Insect bite in summer? Expert provides answers on care | Healthy Aging

Cara Murez

SATURDAY, July 30, 2022 (HealthDay News) — Bugs are a part of summer, whether you like it or not.

While bug bites are often little more than an annoying inconvenience, some can trigger a medical emergency, according to the American College of Emergency Physicians (ACEP), which offered tips for distinguishing yourself.

“While most insect bites or stings are minor and can be treated at home, some reactions can quickly become serious or life-threatening,” said Dr. Gillian Schmitz, President of ACEP. “It’s important to be aware of any specific symptoms or allergic reactions and to seek emergency care if needed.”

According to ACEP, most people can treat wasp, bee, or hornet stings at home with an ice pack and an over-the-counter remedy for itching, pain, or swelling.

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This applies when the swelling is limited to the area where the needle was injected or there are no signs of a severe allergic reaction. Go to the nearest emergency room if you have trouble breathing, dizziness, or swelling of your face, mouth, lips, or tongue.

Call 911 right away if someone appears to be having anaphylaxis, a serious and potentially life-threatening allergic reaction. Anaphylaxis can be triggered by insect bites, certain foods, medications, or latex.

Anyone who knows they are at risk, or their parent or guardian, should have injectable epinephrine with them at all times. This should be administered during anaphylaxis if available.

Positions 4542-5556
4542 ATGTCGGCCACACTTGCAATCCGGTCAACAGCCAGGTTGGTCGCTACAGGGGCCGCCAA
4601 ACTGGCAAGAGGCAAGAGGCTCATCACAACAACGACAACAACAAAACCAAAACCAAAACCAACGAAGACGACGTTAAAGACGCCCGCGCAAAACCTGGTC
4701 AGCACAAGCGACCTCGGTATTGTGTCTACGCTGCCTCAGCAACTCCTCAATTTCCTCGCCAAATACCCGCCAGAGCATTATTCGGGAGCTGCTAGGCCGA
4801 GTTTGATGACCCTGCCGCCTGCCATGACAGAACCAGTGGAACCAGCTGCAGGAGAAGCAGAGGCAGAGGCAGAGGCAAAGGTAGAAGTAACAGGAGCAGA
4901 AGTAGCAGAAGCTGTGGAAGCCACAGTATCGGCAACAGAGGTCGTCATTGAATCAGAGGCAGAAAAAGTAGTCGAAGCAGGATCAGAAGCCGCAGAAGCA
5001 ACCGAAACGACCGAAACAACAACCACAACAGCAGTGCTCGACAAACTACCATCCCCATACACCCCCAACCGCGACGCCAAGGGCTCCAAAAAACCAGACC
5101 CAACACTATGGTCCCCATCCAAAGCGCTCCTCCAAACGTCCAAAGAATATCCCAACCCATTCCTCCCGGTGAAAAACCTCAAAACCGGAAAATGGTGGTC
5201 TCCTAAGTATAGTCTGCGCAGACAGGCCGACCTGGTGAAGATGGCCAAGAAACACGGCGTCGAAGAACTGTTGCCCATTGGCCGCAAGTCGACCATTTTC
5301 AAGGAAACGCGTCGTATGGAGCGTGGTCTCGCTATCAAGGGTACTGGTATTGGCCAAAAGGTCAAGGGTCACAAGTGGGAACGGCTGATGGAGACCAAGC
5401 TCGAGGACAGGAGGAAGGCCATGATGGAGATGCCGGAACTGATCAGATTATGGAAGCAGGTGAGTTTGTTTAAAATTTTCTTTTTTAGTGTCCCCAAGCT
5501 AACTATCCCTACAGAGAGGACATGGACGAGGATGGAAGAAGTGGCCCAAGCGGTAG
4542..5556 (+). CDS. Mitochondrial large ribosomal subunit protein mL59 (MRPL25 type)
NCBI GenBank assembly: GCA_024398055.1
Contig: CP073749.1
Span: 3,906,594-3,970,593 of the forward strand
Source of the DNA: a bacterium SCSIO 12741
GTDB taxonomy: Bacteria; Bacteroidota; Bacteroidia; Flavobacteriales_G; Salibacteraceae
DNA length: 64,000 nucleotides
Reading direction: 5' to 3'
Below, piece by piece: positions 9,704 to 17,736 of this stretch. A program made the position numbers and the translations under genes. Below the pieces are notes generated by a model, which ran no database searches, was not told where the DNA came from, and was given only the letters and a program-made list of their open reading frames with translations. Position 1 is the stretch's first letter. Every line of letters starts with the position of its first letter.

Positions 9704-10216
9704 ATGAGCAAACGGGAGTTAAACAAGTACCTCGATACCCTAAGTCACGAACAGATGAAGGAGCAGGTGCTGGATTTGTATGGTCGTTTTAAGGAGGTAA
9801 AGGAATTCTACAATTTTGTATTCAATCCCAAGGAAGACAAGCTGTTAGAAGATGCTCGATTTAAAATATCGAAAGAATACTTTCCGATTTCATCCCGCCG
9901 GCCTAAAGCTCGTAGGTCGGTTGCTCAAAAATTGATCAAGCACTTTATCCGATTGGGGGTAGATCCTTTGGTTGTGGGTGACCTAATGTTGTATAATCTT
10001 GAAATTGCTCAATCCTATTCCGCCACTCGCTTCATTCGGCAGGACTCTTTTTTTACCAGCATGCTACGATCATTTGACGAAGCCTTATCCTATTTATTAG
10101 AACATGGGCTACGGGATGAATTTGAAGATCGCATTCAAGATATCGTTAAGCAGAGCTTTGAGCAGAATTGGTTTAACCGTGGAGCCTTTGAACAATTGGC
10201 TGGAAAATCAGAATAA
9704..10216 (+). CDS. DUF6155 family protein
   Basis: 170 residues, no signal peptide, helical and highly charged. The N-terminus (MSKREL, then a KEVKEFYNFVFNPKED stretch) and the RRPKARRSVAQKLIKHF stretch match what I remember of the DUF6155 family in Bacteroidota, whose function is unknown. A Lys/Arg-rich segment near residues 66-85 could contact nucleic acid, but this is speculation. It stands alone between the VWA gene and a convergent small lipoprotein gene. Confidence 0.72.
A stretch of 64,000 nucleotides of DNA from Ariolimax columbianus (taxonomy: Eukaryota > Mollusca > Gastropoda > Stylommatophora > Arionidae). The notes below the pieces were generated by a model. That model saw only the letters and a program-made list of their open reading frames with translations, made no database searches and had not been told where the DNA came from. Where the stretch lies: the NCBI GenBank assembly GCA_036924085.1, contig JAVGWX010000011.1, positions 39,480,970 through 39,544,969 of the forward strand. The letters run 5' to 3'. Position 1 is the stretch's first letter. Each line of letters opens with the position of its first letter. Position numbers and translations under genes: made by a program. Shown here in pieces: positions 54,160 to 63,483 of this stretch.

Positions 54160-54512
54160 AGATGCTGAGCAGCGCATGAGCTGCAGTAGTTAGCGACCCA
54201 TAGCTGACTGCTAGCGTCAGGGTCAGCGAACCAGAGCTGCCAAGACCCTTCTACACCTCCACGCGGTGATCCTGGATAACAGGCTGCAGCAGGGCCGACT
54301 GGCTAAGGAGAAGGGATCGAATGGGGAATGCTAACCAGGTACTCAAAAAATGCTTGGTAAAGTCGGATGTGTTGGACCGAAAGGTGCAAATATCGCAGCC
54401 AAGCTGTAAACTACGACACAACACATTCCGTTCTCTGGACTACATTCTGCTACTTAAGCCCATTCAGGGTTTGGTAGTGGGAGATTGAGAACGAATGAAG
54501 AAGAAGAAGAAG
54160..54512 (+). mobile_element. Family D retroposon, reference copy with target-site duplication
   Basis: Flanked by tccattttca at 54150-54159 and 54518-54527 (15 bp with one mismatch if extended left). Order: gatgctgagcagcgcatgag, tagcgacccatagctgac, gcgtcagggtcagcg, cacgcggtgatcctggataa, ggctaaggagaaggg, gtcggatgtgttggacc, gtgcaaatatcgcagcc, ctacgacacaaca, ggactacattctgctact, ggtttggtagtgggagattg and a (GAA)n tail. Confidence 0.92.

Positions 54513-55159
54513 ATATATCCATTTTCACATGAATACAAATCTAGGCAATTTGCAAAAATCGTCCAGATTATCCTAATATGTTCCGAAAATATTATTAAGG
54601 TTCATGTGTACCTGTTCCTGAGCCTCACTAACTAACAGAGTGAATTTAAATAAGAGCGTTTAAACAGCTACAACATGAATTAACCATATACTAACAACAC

“Preventive measures like applying bug spray or wearing appropriate clothing for outdoor activities can help avoid annoying bites,” Schmitz said. “But knowing when to go to the emergency room can save lives.”

Another worrisome interaction with bugs is having a tick embed itself in your skin. In this case, it is important to remove the tick quickly.

Do not spill chemicals on it or try to remove it by force. Instead, use clean tweezers to grasp the tick as close to the skin’s surface as possible, then pull upwards in one steady motion. Avoid twisting or jerking the tick. If pieces of it break off and remain in the skin, infection can develop.

See a doctor if the tick cannot be removed safely.

Other signs that medical attention is needed include a “bullseye rash” or spots on the palms or soles of the feet, which could indicate a tick-borne illness such as Lyme disease or Rocky Mountain spotted fever.

Mosquito bites are often a nuisance that itch rather than hurt. You can treat bites with over-the-counter sprays, creams, or medications to reduce swelling.

However, if you develop persistent flu-like symptoms, such as a fever, headache, body aches, or upset stomach, it could be a sign of a mosquito-borne illness. These include Zika and West Nile viruses.

A mosquito-borne illness can cause neck stiffness, confusion, blurred vision, or other functions related to the brain, nervous system, or spinal cord, so contact an emergency room if you have flu-like symptoms.

The US Centers for Disease Control and Prevention has more on tick bite prevention and removal.

SOURCE: American College of Emergency Physicians, press release, July 20, 2022

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